Thomas Robinson desperately wants to hit the fast-forward button to June 28. The NBA is so close to becoming a reality, but his patience is waning with each day leading up to when his dream comes to fruition.
Since declaring for the NBA draft, the 6-foot-9 Robinson has been training in Los Angeles with the likes of former 10-year NBA veteran Pooh Richardson and former Olympic gold medallist Maurice Greene. He has gone to New York for the NBA lottery, to Chicago for the NBA combine, and he will have his first workout for his hometown Wizards on Wednesday at Verizon Center.
“This process is too long,” an agitated Robinson said last week. “I’m ready to start playing. I’m literally tired of everything. I want to get my name called and to start the season.”
Robinson’s impatience seems a little odd, since he backed up the Morris twins for two years at Kansas before finally getting his chance to take on a prominent role. With Markieff Morris and Marcus Morris going with the final two spots in the NBA lottery last June, Robinson took advantage of the opportunity and carried the Jayhawks to the NCAA championship game, averaging 17.7 points and 11.9 rebounds as a junior.
He’s now nearly two weeks away from being a top-five pick in the NBA draft. The Wizards have the third overall pick and Robinson would love to start in career at home if the Charlotte Bobcats pass over him. When asked how he was able take an unusual path to near the top of the draft, Robinson used a word that he has struggled to grasp the past few months.
“It’s about being patient,” Robinson said. “I felt that with an opportunity, I’d be a top player, but I still had to work though. I wouldn’t say my freshman year I thought I was a top five pick, but I felt if I had the time and opportunity that I would be.”
Scouts and league executives praise Robinson for his maturity and perseverance through some personal hardships. He lost grandmother, grandfather and mother in a one-month span during his sophomore year at Kansas, an experience that he said forced him to grow up quickly.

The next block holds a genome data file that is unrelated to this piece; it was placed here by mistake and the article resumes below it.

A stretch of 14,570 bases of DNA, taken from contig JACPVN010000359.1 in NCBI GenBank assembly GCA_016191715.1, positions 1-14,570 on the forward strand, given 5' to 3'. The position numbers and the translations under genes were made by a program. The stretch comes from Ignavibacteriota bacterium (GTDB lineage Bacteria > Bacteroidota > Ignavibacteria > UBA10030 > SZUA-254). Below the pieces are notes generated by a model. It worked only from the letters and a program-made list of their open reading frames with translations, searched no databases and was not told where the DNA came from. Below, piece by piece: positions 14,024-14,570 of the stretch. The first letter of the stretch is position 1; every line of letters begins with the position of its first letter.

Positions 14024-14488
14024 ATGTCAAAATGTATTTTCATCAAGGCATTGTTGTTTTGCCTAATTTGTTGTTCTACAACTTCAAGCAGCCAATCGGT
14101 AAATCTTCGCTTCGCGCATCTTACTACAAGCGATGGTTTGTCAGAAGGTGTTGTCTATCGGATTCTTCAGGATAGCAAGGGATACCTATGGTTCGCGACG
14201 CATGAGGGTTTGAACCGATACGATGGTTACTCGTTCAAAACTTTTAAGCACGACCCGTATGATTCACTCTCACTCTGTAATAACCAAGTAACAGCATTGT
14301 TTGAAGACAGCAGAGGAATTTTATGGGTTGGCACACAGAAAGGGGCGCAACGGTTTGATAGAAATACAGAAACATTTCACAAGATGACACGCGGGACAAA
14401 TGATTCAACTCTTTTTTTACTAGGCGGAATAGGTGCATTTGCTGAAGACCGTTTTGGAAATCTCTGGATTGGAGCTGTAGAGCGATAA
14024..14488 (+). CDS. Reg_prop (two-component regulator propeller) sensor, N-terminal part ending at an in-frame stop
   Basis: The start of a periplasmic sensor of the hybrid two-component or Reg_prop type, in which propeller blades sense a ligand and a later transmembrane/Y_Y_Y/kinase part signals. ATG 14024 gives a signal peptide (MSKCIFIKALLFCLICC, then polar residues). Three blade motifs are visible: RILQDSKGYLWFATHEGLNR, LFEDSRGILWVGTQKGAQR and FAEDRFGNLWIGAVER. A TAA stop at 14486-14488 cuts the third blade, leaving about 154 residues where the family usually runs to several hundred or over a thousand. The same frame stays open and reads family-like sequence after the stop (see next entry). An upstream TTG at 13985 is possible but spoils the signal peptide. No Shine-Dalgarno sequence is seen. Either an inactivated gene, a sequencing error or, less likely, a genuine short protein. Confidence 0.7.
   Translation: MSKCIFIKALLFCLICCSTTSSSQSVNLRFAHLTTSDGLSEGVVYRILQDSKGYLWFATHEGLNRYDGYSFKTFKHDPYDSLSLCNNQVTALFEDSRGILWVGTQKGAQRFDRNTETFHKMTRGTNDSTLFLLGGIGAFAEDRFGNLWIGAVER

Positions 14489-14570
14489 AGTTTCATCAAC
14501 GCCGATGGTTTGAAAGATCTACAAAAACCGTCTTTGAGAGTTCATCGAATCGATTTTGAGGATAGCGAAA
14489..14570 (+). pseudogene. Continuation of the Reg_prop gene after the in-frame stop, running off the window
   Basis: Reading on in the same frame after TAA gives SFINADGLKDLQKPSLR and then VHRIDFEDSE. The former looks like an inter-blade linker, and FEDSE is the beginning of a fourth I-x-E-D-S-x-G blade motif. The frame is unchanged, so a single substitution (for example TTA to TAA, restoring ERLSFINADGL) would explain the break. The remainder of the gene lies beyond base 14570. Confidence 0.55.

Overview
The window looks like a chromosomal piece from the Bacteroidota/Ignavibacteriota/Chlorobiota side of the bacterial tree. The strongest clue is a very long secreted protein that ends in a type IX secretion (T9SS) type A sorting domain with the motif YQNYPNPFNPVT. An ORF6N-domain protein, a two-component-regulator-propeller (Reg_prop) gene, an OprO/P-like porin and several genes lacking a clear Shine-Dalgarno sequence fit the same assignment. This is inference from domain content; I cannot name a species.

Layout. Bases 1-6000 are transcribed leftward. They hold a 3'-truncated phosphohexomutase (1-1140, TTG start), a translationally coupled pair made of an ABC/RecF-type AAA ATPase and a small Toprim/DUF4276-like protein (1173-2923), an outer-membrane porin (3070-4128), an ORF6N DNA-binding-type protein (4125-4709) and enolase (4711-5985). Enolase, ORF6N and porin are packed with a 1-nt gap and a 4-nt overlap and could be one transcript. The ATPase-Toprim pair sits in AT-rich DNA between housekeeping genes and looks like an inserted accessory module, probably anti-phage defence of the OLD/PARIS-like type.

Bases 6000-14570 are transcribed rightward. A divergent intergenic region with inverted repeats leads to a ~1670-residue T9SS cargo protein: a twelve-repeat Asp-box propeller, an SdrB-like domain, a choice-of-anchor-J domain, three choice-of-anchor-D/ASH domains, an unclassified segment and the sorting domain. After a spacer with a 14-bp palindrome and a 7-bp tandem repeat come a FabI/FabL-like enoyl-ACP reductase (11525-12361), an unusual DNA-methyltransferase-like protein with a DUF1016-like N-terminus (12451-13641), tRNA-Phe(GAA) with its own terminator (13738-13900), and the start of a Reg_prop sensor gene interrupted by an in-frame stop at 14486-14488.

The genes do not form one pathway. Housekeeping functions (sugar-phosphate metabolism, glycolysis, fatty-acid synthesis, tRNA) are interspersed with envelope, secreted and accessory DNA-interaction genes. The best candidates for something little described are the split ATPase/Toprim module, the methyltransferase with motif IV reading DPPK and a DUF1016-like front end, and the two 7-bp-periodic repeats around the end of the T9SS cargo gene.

“Knowing the simple fact that I was the last resort. Nobody else to lean on,” Robinson said. “I mean, pretty much, when your back is against the wall, you’ve got nothing else to do but get out of it. That’s what I did.”
Robinson has boldly stated that he is the best player in this draft and that his competitive nature wouldn’t allow him to say that Kentucky forward Anthony Davis should go before him with the No. 1 pick. He has clarified those comments by saying that he didn’t mean to disrespect Davis in any way.
“I don’t want to be the top pick. I want to be the best pick,” Robinson said. “Where you get picked at, doesn’t matter. It’s a matter who shows up come November. I’m going to go where I go and do what I do.”
With a draft in which freshmen and sophomores are slated to dominate the top picks, the 21-year-old Robinson believes he has more on his side than experience. “I just play at a different level than everybody else – different intensity level,” he said. “I’m going to play every night. That’s not something every guy do. Everybody don’t show up on a consistent basis. And I think, out of this group, everybody would say, I’m one of the players that do.”
He can’t wait to prove his point.
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